I should state at the outset that the research I'm reporting on was done on mice. Thus, it is preliminary, and no one who is concerned about Alzheimer's should rush to the pharmacy to stock up on a drug called ustekinumab (marketed as Stelara), even though you would find it there. The authors of the study specifically caution against this, and against making too much of their findings until they are replicated on human subjects.
That said, their research, published in the journal Nature Medicine, does offer a glimmer of hope in the often-discouraging fight against Alzheimer's disease and dementia. The study found that a drug already approved in the US by the Federal Drug Administration and used to fight plaque psoriasis in humans halted the progression of amyloid plaques in the brain that are associated with Alzheimer's. In older mice with Alzheimer's, the drug actually caused an improvement in cognitive functions, and a reversal of the condition.
Psoriasis? Alzheimer's? What's the connection?
Both Alzheimer's and psoriasis are inflammatory disorders with a strong component of autoimmune deficiency. The researchers, working in Switzerland and Germany, hoped that the same drug that suppresses the brain's immune reaction to the beta-amyloid protein that causes plaque to build up and cause psoriasis might have a similar effect on the plaque buildup in the brain that is associated with Alzheimer's. This was suggested by earlier research on humans that associated an accumulation of beta-amyloid in the brains of patients with established Alzheimer's disease with an immune reaction that caused the release of two proteins – interleukin-12 and interleukin-23. These proteins, collectively called IL-12/23, send out a molecule called p40 that increases inflammation and spurs the formation of the plaques that cause the decline in memory and cognitive abilities we know as Alzheimer's.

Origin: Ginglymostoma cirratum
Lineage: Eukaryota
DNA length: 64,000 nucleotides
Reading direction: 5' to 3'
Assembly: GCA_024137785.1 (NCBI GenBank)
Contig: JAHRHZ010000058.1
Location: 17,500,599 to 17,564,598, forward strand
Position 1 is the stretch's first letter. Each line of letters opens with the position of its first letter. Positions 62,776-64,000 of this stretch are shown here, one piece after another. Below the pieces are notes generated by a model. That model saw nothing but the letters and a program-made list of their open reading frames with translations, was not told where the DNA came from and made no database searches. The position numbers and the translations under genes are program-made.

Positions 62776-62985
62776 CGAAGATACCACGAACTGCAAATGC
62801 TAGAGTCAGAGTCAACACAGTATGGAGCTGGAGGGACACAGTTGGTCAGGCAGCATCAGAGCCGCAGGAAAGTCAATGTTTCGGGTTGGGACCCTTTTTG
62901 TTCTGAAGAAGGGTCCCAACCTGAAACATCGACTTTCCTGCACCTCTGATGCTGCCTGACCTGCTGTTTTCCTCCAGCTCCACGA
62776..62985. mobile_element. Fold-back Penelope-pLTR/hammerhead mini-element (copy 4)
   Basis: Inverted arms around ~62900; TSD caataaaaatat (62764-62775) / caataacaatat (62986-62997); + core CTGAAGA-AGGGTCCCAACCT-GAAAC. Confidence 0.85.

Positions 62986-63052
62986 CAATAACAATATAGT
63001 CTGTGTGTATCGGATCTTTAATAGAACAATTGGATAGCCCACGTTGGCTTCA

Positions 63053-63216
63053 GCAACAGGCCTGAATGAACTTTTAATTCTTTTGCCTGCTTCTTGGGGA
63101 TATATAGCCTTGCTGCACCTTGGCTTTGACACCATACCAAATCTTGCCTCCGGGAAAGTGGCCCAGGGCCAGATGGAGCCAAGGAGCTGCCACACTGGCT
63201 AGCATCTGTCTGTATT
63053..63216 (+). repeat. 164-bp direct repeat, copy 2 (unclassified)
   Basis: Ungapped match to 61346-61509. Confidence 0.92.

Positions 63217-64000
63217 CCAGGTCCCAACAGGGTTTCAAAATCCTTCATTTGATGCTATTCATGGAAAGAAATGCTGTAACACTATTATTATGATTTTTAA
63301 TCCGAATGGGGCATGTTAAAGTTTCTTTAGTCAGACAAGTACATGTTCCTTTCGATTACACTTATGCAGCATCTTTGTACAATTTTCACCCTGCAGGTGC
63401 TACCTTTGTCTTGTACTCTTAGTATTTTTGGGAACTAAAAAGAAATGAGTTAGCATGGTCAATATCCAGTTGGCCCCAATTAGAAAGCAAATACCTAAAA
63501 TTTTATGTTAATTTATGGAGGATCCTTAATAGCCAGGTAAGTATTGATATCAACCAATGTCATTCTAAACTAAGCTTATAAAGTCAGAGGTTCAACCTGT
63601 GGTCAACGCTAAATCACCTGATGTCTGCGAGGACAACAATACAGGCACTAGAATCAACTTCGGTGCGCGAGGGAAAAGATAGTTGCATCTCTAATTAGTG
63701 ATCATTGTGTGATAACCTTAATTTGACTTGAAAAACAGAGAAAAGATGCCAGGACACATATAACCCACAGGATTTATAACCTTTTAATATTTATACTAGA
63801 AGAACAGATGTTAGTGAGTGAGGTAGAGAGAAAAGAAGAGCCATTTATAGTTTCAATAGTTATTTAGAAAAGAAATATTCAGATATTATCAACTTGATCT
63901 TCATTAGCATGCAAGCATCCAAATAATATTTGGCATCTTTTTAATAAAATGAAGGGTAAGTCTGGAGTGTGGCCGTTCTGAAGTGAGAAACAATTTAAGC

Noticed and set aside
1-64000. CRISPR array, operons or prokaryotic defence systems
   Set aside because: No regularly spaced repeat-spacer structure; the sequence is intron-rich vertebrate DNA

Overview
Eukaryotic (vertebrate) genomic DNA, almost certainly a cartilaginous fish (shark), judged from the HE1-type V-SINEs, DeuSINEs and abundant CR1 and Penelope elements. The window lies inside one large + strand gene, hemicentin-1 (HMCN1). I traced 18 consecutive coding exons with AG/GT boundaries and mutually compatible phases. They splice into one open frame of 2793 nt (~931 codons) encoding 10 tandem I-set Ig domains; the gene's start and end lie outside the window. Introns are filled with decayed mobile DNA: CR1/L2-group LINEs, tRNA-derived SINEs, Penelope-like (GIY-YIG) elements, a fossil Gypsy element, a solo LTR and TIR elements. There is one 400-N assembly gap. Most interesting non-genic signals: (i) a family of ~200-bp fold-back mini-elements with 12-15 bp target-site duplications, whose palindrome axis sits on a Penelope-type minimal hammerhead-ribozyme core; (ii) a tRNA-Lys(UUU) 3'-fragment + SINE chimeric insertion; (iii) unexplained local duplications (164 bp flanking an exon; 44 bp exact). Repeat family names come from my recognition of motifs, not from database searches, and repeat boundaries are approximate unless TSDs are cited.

Working with young mice (28 days old) that had been bred to have Alzheimer's disease, the researchers injected them with an antibody against p40 (the psoriasis drug ustekinumab), and then examined their brains. They found that these mice at the age of 120 days had 63% less beta-amyloid deposits. This reduction of plaque was also found at 250 days, indicating that the amyloid formation (brain degeneration associated with Alzheimer's) had not just been postponed. Even more interesting, when working with older mice that had already developed Alzheimer's, the researchers found a 31% reduction of beta-amyloid deposits. The older mice's short-term memory also improved significantly, enabling them to perform better on maze tests.
How were these results interpreted?
The first conclusion that the researchers made was that their findings indicate that the immune system definitely plays an important role in Alzheimer's disease and how it progresses. They also concluded that the p40 antibodies (the psoriasis drug) seemed to be excellent candidates for testing in human trials, because the drug has already been approved for human use by the FDA, and thus a number of the required safety tests for a new drug have already been passed.
Naturally, because this is preliminary research based on animal testing and not on humans, the study authors warn against becoming too hopeful. Not all studies and interventions performed on mice translate to benefits for humans, and there is still the issue of determining the appropriate dose or form of administration of the drug should be for humans. Still, it is one of the only studies so far to show results in not only halting the progression of Alzheimer's, but to actually reverse it, so some hopefulness is warranted.